Severe thunderstorms produce furious outburst of sprites over central Europe

Severe thunderstorms produce furious outburst of sprites over central Europe

Powerful thunderstorms that hit parts of central Europe over the past couple of days produced a furious outburst of sprites.

"It was unreal," Martin Popek, a well-known photographer of the upward directed bolts, told SpaceWeather.com. "I recorded more than 250 sprites in only 4.5 hours of observation! That's nearly as many as I typically see in the entire summer thunderstorm season." 

Image credit: Martin Popek

Popek captured many jellyfish sprites as well as several 'decapitated.' "I recorded about 20 sets of tentacles only," says Popek, who created this montage of highlights:

Image credit: Martin Popek

"In my experience, this is quite rare," Popek said.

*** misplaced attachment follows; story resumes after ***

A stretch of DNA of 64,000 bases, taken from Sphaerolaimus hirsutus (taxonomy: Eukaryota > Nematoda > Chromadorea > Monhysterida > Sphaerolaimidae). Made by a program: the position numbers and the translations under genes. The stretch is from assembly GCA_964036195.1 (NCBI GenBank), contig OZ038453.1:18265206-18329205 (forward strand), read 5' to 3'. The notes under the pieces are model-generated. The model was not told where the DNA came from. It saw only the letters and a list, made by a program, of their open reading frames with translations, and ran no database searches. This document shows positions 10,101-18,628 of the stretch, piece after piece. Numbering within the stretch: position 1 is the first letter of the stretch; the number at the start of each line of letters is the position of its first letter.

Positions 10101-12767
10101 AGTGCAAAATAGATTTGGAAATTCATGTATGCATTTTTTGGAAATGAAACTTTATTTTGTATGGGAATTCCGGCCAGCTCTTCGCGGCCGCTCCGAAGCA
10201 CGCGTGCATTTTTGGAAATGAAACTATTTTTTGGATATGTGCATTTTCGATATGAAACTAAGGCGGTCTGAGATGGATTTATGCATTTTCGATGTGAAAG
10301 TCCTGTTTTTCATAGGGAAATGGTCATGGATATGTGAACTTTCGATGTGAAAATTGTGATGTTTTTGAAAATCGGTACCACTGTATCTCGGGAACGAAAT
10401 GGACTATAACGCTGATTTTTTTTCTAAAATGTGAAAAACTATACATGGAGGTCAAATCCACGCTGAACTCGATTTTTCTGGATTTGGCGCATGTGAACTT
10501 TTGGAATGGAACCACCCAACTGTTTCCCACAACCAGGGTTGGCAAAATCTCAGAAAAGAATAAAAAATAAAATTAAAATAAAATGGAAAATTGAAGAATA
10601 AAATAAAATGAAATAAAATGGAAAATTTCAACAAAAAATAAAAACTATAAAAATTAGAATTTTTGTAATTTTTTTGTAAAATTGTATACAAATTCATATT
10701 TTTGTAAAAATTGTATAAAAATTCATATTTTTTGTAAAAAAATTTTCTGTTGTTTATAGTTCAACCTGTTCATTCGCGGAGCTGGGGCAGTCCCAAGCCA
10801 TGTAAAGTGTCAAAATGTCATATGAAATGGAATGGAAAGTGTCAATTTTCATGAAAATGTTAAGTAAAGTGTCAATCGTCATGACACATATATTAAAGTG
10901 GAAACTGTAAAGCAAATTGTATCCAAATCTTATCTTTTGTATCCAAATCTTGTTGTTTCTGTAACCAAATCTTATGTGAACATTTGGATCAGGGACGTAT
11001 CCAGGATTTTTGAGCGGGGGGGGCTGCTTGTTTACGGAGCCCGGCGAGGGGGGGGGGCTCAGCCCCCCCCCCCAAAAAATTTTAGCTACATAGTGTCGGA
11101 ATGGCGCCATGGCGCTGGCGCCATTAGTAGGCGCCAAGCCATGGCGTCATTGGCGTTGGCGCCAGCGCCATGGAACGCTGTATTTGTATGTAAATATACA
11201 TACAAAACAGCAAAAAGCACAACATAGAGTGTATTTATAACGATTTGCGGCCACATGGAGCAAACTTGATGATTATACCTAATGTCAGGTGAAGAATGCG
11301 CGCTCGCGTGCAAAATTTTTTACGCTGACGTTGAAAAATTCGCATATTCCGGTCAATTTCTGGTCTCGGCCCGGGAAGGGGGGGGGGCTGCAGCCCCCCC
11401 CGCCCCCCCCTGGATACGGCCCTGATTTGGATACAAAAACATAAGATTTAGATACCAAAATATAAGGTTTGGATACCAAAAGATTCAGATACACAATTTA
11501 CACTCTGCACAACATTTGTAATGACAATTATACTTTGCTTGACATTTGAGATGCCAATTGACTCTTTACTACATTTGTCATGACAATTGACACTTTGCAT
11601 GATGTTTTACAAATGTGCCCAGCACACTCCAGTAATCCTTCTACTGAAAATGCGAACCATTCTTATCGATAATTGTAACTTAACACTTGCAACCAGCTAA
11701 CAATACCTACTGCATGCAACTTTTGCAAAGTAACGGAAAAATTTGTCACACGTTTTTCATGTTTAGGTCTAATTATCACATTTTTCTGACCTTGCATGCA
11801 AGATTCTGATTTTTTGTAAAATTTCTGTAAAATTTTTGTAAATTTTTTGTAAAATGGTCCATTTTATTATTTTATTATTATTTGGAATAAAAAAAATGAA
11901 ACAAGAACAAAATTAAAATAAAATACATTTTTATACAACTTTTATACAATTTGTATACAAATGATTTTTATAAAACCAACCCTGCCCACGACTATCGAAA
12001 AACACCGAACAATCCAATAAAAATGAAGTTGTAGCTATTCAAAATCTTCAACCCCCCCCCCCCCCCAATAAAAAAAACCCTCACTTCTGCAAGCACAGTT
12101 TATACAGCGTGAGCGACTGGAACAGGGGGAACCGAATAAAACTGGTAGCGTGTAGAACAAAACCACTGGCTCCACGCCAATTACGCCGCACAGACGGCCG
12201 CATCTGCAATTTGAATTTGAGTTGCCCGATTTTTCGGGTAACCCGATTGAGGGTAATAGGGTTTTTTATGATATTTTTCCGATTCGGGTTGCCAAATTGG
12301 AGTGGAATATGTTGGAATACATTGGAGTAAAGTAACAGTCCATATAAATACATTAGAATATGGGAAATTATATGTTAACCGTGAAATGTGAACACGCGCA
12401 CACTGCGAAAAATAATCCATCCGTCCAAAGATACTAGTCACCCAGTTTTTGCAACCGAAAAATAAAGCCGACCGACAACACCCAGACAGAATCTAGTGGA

Scientists still don't know why sprites sometimes look 'decapitated.'

Oscar van der Velde of the Technical University of Catalonia, Spain, agrees it is rare. Velde speculates that atmospheric waves called 'gravity waves' might sometimes interfere with the normal formation of jellyfish, leaving them headless.

"Mesospheric gravity waves likely help focus the electric field to trigger downward streamers," he says. "But note that sprite morphology is not fully understood--not even for regular jellyfish. We have a lot to learn." 

 "I recorded about 69 sprites, much more than usual," said Daniel Ščerba-Elza, another observer from the Czech Republic. "The storms were about 250 - 300 km [150 - 190 miles] km away in Austria and Hungary. This is a good distance because it allows you to see over the tops of the thunderheads."

Daniel made the following summary video of the outburst:

Featured image credit: Martin Popek via SpaceWeather.com

Comments

No comments yet. Why don't you post the first comment?

Post a comment

Your name: *

Your email address: *

Comment text: *

The image that appears on your comment is your Gravatar